Tag Archives: mental derangement

103 – April 13 – This Day in Baptist History Past


 

She Saw That He Was a Proper Child

 

Spencer H. Cone, D.D., was, by nature, a man of mark, and would have been a leader in any sphere of life. He was born at Princeton, N J., April 13, 1785. His father and mother were members of the Hopewell Baptist Church. His father was high-spirited and fearless, noted for his gentlemanly and finished manners. At the age of twelve he entered Princeton College as a freshman, but at fourteen he was obliged to leave, when in his sophomore year, in consequence of the mental derangement of his father and the reduction of the family to a penniless condition; they went through a hard struggle for many years. Yet the lad of fourteen took upon him the support of his father and mother, four sisters and a younger brother, and never lost heart or hope.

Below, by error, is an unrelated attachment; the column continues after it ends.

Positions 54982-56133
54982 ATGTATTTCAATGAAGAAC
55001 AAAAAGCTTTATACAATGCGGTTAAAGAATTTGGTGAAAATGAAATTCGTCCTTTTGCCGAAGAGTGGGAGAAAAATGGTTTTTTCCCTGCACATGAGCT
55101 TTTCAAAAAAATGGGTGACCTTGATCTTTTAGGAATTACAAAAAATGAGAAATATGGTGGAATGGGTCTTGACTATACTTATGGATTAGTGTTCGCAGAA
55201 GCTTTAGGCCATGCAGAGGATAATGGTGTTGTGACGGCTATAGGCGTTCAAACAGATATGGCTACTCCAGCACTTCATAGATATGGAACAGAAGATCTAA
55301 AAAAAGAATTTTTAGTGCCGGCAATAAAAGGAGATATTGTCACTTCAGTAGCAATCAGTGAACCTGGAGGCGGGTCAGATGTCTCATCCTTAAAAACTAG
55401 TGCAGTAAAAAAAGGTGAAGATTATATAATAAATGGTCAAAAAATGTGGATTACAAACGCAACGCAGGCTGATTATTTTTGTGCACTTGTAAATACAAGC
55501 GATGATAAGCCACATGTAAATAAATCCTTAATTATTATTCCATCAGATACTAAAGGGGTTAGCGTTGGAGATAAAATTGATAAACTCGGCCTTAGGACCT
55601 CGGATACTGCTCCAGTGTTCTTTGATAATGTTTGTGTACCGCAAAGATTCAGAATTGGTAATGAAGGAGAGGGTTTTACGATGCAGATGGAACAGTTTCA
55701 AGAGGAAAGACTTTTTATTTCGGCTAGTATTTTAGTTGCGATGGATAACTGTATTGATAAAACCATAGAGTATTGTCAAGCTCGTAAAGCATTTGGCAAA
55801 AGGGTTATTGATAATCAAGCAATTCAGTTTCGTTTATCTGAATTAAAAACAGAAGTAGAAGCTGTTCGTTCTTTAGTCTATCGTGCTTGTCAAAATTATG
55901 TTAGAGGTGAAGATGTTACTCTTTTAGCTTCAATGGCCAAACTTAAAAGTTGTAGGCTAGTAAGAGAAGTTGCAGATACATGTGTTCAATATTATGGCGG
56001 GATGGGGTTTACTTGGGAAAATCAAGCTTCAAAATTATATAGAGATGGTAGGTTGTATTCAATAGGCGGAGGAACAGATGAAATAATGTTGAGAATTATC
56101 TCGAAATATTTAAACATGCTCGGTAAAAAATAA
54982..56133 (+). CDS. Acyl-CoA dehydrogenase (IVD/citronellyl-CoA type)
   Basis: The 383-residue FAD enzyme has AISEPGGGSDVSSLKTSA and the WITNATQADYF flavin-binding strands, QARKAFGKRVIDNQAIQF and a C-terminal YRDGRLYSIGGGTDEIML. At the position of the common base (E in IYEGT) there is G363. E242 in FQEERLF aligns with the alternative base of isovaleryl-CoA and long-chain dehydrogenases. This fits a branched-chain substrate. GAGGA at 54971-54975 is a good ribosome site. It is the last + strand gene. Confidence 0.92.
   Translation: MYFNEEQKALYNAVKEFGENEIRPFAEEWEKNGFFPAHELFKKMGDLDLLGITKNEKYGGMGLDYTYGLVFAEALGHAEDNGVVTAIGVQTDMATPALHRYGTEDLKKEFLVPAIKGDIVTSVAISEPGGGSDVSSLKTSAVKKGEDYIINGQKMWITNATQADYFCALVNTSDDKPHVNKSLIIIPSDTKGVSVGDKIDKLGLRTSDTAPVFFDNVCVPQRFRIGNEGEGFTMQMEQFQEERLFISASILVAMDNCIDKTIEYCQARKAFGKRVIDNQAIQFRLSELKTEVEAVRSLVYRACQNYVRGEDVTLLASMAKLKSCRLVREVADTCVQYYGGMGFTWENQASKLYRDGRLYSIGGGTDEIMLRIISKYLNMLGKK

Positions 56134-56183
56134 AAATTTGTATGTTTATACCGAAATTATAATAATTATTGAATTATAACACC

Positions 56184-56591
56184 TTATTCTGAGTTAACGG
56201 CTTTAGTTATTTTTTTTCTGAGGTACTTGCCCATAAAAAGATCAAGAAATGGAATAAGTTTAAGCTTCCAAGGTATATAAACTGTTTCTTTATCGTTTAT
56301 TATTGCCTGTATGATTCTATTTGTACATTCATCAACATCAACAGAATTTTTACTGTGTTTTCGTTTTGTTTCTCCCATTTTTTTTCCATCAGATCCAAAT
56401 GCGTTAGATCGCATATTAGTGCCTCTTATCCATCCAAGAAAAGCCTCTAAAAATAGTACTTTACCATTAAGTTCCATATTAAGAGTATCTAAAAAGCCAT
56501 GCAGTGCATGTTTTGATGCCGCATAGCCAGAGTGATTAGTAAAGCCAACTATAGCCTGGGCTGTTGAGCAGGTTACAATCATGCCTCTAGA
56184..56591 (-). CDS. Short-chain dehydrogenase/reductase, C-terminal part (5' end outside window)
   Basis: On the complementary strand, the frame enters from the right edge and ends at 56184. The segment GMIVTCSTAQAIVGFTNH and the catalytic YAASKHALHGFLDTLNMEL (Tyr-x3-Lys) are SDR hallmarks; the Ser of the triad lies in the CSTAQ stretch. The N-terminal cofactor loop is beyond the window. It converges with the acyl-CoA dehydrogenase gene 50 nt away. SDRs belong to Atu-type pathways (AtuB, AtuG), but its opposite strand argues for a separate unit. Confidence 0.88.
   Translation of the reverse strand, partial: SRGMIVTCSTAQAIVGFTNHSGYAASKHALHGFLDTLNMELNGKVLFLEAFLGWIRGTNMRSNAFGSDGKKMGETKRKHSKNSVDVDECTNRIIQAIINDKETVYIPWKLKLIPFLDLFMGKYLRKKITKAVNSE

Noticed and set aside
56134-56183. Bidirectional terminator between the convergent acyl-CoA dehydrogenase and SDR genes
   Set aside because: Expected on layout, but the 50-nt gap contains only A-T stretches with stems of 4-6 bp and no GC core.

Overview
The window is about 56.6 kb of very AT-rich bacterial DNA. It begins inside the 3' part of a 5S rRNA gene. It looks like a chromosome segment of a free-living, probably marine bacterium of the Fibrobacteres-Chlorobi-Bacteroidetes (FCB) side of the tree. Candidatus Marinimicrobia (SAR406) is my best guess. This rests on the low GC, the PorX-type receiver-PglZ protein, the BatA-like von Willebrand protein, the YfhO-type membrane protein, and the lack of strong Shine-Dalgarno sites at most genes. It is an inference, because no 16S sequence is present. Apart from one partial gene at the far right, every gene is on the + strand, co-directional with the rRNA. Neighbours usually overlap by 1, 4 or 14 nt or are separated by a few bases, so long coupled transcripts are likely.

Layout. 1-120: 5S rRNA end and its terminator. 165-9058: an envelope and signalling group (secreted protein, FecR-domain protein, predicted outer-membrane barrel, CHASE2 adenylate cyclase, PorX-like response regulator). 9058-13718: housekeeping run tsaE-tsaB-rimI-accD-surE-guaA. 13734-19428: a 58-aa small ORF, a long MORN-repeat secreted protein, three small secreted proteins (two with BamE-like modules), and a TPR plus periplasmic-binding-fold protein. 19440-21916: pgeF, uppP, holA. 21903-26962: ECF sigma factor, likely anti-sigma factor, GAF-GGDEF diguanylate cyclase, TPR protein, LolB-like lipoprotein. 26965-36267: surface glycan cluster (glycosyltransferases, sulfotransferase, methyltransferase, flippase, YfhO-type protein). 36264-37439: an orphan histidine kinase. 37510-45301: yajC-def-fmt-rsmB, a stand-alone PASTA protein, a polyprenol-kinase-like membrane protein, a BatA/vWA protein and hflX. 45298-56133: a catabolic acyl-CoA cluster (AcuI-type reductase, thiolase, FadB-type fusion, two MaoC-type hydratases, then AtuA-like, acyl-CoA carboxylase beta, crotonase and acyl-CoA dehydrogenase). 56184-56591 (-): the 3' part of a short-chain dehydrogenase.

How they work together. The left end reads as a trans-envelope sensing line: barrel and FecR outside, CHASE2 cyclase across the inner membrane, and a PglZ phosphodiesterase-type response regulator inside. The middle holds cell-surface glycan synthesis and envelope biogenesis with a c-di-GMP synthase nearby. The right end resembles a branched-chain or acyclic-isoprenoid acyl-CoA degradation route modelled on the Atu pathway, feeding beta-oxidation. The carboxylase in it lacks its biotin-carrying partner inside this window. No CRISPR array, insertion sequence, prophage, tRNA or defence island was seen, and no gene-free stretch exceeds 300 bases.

When about fifty years of age he said in a sermon: ‘My mother was baptized when I was a few months old, and soon after her baptism, as I was sleeping on her lap, she was much drawn out in prayer for her babe and supposed she received an answer, with the assurance that the child should live to preach the Gospel of Christ.

 

He spent seven years as a teacher, first in the Bordentown Academy, having charge of the Latin and Greek department, and then he became assistant in the Philadelphia Academy under Dr. Abercrombie. For about forty years he was a leader in Home and Foreign mission work.

 

His salvation came from purchasing The Life of Newton in a book store, read the simple plan of salvation, saw himself as a hell bound sinner and received Christ as his savior. In the prime of his life Cone was said to have been the most popular clergyman in America.

 

 

 

Dr. Dale R. Hart: Adapted from: Thomas Armitage, A History of the Baptists; Traced by their Vital Principles and Practices, from the Time of Our Lord and Saviour Jesus Christ to the Year 1886 (New York: Bryan, Taylor, & Co., 1887), pp. 893-918

 

 

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